Houston-based Advance Polybag, a manufacturer of plastic retail bags, moved closer to having its facility recognized as a "green" building by the U.S. Environmental Protection Agency (EPA), in light of its renewable energy contract with TXU Energy.
Advance Polybag, which relocated to the Texas in the wake of hurricane Katrina, began construction of its state-of-the-art facility more than a year ago, and it hopes that this 100% renewable energy contract with TXU Energy will help bring it one step closer to Leadership in Energy and Environmental Design (LEED) certification. TXU Energy is a retailer that provides electricity and related services to more than 2.1 million electricity customers in Texas.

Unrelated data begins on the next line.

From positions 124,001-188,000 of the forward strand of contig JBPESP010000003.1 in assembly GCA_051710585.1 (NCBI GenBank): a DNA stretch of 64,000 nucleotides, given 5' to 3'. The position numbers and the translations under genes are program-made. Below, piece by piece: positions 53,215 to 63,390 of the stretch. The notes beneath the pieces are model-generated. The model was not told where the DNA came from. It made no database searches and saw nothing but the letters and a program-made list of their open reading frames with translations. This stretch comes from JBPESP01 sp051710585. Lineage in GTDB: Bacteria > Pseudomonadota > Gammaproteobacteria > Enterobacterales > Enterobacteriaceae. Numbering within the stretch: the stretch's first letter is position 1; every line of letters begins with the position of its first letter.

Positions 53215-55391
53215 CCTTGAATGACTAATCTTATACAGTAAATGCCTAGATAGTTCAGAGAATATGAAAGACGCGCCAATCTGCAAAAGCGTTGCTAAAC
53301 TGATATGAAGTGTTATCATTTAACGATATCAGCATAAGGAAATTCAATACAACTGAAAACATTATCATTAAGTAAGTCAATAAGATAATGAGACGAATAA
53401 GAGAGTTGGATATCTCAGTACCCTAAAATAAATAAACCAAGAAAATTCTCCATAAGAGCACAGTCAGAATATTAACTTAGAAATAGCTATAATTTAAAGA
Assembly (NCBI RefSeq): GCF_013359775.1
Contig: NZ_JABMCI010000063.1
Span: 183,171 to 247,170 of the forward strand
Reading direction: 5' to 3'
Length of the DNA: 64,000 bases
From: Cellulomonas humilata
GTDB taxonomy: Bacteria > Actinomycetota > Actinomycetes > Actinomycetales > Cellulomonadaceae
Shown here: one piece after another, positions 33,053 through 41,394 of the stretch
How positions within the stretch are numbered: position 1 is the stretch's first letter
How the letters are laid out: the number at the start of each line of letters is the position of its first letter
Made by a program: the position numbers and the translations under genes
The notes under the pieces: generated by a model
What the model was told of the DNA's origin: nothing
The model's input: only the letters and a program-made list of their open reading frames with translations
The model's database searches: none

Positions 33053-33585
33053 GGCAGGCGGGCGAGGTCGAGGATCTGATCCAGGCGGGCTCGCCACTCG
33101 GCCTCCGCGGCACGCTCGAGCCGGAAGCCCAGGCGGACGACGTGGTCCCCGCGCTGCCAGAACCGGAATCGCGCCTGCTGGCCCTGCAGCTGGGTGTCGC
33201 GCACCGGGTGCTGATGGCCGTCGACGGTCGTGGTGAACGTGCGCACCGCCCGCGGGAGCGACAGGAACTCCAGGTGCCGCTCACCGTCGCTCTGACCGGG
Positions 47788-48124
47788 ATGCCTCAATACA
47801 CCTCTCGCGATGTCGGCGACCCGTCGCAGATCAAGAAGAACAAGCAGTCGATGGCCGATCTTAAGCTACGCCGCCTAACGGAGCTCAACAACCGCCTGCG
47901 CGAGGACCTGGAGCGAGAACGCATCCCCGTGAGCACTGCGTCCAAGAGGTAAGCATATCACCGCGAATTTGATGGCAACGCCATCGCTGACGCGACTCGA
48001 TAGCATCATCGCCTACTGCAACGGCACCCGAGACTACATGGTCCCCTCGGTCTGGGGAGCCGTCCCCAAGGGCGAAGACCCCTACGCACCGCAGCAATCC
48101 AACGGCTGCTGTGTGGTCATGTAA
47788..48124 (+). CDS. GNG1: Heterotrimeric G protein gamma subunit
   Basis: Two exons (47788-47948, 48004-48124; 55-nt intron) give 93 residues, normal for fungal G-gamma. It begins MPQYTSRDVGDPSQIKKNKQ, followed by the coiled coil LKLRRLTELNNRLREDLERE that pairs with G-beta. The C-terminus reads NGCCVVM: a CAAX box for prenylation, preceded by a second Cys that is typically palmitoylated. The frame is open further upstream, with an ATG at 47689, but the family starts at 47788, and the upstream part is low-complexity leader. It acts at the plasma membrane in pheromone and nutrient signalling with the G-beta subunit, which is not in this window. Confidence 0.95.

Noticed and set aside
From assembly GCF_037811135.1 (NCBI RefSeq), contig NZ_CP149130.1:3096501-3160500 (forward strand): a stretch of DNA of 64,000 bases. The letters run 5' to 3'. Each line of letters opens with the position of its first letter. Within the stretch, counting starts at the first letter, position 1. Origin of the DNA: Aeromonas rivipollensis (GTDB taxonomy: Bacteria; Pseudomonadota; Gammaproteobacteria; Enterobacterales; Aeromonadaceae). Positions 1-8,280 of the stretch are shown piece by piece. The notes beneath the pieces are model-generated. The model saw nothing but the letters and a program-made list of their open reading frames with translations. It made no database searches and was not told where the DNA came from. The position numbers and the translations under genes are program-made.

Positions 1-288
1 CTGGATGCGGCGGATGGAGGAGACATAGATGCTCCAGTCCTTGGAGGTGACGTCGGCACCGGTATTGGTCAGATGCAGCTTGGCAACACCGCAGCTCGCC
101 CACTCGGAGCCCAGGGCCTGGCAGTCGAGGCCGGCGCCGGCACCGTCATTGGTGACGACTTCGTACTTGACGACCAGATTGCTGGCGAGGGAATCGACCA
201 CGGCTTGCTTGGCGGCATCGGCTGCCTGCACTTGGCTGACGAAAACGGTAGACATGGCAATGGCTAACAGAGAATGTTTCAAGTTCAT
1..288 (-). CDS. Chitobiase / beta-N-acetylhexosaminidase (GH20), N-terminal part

The renewable power contract is projected at a load of more than 17 million kilowatt hours over the life of the contract. Under the contract, TXU Energy will secure and retire renewable energy credits from renewable resources that comply with both LEED and "Green-e" standards in an amount equal to 100% of the 17 million kilowatt hours of energy consumption under the term of this agreement. Renewable energy resources rely on fuel sources that restore themselves, such as wind, solar, hydro, biomass and/or landfills.
According to the EPA, users of the LEED process earn credits in several categories associated with green buildings. These differ by the type of LEED certification, but generally include: sustainable sites, water efficiency, energy and atmosphere, materials and resources, indoor environmental quality, and innovation.